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ESG data production—the FRC’s report on how to improve it

Improving ESG data production

The Financial Reporting Council (FRC) has published a report on environmental, social and governance (ESG) data production. The report is designed to help companies consider how to collect and use ESG data more effectively to support better decision-making. It sets out the three elements of ESG data production—motivation, method and meaning, and suggests actions that can be taken by boards to address challenges and how ESG data is collected and applied.

ESG metrics are an increasingly important parameter on which stakeholders base their assessment of an organisation. However, in its ESG Statement of Intent, the FRC recognised that, when it comes to ESG data, the ‘underlying data systems, and the data that supports reporting, pose a challenge’ and remain significantly less sophisticated than those for financial information.

The Report on the production of ESG data is a helpful tool, as it captures the challenges associated with ESG data production, but also suggests positive actions to overcome them and how boards can improve how ESG data is used and collected.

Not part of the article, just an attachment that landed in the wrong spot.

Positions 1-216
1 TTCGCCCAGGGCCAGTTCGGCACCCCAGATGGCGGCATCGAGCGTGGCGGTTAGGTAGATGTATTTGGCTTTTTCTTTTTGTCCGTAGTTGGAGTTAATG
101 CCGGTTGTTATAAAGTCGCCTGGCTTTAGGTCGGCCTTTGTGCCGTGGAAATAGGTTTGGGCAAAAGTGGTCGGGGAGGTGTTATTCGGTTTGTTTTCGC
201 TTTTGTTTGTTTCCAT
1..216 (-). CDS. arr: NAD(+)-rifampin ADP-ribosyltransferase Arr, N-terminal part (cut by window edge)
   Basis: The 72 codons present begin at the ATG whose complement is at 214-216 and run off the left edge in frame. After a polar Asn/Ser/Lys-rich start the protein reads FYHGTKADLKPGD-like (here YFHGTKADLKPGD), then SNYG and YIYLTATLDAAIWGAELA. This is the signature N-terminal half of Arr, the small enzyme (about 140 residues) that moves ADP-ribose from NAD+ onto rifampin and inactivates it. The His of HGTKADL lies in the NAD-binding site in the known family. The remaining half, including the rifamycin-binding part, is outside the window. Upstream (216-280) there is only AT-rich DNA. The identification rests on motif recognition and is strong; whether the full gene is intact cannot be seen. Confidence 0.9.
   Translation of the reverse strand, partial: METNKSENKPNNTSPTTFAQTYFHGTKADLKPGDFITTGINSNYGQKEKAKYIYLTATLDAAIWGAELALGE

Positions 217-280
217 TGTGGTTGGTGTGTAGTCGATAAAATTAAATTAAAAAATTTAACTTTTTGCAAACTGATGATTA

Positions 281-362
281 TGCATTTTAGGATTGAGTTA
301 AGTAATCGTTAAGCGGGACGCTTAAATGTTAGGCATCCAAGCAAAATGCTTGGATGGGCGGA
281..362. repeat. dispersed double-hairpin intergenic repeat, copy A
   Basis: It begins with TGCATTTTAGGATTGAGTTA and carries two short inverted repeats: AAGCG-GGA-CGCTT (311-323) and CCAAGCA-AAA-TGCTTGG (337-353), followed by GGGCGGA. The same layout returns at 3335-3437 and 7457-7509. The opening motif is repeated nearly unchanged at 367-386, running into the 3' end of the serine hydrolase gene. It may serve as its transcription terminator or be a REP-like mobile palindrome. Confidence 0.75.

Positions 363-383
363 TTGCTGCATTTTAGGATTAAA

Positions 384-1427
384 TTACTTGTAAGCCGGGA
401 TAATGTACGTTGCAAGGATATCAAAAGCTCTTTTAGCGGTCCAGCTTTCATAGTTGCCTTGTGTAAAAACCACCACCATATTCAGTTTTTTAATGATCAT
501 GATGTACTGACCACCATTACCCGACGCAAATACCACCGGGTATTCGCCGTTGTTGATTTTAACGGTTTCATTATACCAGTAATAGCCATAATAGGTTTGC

The Report focuses on three key aspects of ESG data production:

  • motivation, focusing on what motivates the company to collect ESG data and how to identify what is required
  • method, looking at how ESG data is collected, and
  • meaning, assessing how data is then used and how it influences decision-making

What is ESG data?

ESG data obviously relates to information on environmental, social and governance factors, but exact definitions vary. For example, as the Report states, ‘Some consider ESG to be synonymous with sustainability information and a company’s impact, whereas others consider ESG to be focused on what affects the company, or both’. As noted in the Report, building a shared understanding of what ESG means within a company will be key to ensure an organisation focuses on collecting the right data.

What are the key takeaways from the Report?

The key takeaways can be grouped into three areas:

1. Challenges and positive actions

As mentioned above, the Report outlines both current challenges relating to ESG data production and suggests positive actions to address them.

For example with respect to: